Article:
Rail transportation safety investigation R15H0021
Update: The TSB has completed this investigation. The report was published on 03 August 2017.
Main-track train derailment
Freight train U70451-02
Mile 88.75, Ruel Subdivision
On , at 0242 Eastern Standard Time, Canadian National Railway Company (CN) crude oil unit train U70451-02 was proceeding eastward at about 43 mph on CN's Ruel Subdivision when it experienced a train-initiated emergency brake application at Mile 88.70, near Gogama, Ontario. A subsequent inspection determined that the 6th to the 44th cars (39 cars in total) had derailed. As a result of the derailment, about 2.6 million litres of petroleum crude oil (UN1267) was released to atmosphere, water, or surface. The released product ignited and caused explosions, and some product entered the nearby Makami River. A CN bridge over the Makami River (at Mile 88.70) and about 1000 feet of track were destroyed. There was no evacuation, and there were no injuries.
TSB Recommendation R17-02: The Department of Transport acquire rail surface condition data, including information on localized surface collapse, rail end batter and crushed heads, and incorporate it into its risk-based planning approach for targeted regulatory track inspections.
Rail Safety Advisory Letter 04/15: Condition of track infrastructure on CN Ruel subdivision
Letter to Transport Canada regarding: Replacement and Retrofit of Class 111 Tank Cars
Letter to the Pipeline and Hazardous Materials Safety Administration regarding: Replacement and Retrofit of Class 111 Tank Cars
TSB recommends the use of leading indicators to help better focus track inspections following 2015 derailment near Gogama, Ontario
Read the news release
Derailment and fire of second Canadian National crude oil train near Gogama, ON
Read the news release
Chair, Transportation Safety Board of Canada
Manager Central regional operations, Transportation Safety Board of Canada
TSB deploys team to crude oil train derailment and fire 3 km west of Gogama, Ontario
The Transportation Safety Board of Canada (TSB) is deploying a team of investigators to a derailment and fire involving a crude oil train operated by CN approximately 3 km west of Gogama, Ontario. This accident is approximately 37 km from the site of a previous accident involving a CN unit crude oil train which occurred on 14 February 2015. The TSB will gather information and assess the occurrence.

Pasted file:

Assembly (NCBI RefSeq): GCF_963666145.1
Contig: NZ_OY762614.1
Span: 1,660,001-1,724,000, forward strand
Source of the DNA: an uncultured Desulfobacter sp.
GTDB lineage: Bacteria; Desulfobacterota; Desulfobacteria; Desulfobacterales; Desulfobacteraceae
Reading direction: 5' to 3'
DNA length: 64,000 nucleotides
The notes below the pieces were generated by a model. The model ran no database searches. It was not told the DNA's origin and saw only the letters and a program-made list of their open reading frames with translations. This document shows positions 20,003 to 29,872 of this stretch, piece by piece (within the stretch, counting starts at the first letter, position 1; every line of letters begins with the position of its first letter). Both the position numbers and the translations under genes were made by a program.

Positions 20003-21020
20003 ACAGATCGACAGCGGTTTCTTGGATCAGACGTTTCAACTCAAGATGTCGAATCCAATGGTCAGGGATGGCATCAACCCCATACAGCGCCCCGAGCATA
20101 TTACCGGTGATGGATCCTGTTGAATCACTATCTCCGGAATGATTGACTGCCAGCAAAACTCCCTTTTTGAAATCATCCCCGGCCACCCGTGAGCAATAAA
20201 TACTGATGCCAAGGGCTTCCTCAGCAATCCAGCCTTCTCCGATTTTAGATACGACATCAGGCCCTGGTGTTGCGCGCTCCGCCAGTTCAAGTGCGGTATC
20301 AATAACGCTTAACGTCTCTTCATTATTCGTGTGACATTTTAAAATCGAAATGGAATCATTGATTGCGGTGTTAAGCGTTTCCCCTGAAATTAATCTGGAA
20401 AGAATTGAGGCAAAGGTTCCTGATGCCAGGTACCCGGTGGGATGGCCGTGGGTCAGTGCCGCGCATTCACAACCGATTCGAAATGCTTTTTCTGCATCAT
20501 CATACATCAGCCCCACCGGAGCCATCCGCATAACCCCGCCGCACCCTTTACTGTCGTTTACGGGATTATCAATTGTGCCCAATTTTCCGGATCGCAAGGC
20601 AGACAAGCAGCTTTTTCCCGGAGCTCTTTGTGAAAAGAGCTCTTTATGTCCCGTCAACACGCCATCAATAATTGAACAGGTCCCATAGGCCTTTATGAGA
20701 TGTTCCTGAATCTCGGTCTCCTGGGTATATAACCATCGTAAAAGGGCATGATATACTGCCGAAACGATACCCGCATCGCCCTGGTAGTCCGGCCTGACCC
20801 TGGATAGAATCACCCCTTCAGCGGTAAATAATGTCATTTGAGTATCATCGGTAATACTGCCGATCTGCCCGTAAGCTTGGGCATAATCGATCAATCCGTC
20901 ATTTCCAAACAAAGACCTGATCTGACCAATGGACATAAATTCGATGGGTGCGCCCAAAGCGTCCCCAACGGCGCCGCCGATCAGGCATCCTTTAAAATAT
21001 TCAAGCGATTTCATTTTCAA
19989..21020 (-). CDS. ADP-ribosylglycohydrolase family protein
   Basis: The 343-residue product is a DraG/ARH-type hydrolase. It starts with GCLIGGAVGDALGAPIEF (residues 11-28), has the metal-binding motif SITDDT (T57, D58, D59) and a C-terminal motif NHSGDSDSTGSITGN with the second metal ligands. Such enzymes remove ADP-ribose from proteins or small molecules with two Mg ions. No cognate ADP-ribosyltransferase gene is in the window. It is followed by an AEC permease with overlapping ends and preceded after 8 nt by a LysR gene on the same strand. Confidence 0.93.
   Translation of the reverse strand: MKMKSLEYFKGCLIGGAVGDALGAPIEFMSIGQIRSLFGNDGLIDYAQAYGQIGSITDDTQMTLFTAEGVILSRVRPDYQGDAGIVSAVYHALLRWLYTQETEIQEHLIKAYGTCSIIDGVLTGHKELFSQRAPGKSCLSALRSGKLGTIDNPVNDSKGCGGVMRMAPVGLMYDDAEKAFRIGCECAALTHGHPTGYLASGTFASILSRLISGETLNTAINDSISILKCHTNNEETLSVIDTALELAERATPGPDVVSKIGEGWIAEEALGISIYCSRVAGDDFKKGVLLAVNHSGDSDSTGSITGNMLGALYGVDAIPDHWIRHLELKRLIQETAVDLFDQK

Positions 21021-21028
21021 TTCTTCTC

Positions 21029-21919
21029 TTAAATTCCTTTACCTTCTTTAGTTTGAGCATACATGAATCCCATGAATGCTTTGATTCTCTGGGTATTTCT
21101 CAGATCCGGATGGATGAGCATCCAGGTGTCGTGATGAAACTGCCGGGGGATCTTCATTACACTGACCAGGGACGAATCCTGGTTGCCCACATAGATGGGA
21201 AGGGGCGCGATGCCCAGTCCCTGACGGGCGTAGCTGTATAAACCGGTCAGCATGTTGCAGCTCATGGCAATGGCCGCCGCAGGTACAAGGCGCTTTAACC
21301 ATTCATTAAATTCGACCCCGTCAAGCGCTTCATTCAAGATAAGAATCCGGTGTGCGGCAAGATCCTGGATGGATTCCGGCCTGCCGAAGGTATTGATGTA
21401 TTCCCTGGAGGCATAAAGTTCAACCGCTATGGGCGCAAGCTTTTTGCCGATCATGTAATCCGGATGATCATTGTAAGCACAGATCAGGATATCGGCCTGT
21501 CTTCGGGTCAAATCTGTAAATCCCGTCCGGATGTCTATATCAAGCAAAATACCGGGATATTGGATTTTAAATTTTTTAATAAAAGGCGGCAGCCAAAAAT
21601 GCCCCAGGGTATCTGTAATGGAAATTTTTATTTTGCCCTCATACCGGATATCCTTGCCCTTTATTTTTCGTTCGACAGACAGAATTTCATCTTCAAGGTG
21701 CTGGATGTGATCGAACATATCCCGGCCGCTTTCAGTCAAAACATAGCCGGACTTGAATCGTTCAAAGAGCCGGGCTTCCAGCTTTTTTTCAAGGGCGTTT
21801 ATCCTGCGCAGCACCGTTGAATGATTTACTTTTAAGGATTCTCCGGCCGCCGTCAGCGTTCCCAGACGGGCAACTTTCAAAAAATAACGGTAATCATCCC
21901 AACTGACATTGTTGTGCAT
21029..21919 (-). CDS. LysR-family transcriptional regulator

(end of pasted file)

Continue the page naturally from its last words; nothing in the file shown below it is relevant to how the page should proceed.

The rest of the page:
Map showing the location of the occurrence
George Fowler has been with the Transportation Safety Board of Canada since 2002. Prior to joining the TSB, he held various senior engineering positions during a 30 year career with CN in Edmonton, Kamloops, Montreal and Toronto.
Mr. Fowler has extensive knowledge and experience in railroad engineering and has been involved in the investigations of a number of serious railroad occurrences across Canada since joining the TSB.
Mr. Fowler graduated from the University of Alberta with a degree in Civil Engineering and is a registered professional engineer.
Download high-resolution photos from the TSB Flickr page.
Class of investigation
This is a class 2 investigation. These investigations are particularly complex and involve several safety issues requiring in-depth analysis. Class 2 investigations, which frequently result in recommendations, are generally completed within 600 days. For more information, see the Policy on Occurrence Classification.
TSB investigation process
There are 3 phases to a TSB investigation
- Field phase: a team of investigators examines the occurrence site and wreckage, interviews witnesses and collects pertinent information.
- Examination and analysis phase: the TSB reviews pertinent records, tests components of the wreckage in the lab, determines the sequence of events and identifies safety deficiencies. When safety deficiencies are suspected or confirmed, the TSB advises the appropriate authority without waiting until publication of the final report.
- Report phase: a confidential draft report is approved by the Board and sent to persons and corporations who are directly concerned by the report. They then have the opportunity to dispute or correct information they believe to be incorrect. The Board considers all representations before approving the final report, which is subsequently released to the public.
For more information, see our Investigation process page.
The TSB is an independent agency that investigates air, marine, pipeline, and rail transportation occurrences. Its sole aim is the advancement of transportation safety. It is not the function of the Board to assign fault or determine civil or criminal liability.
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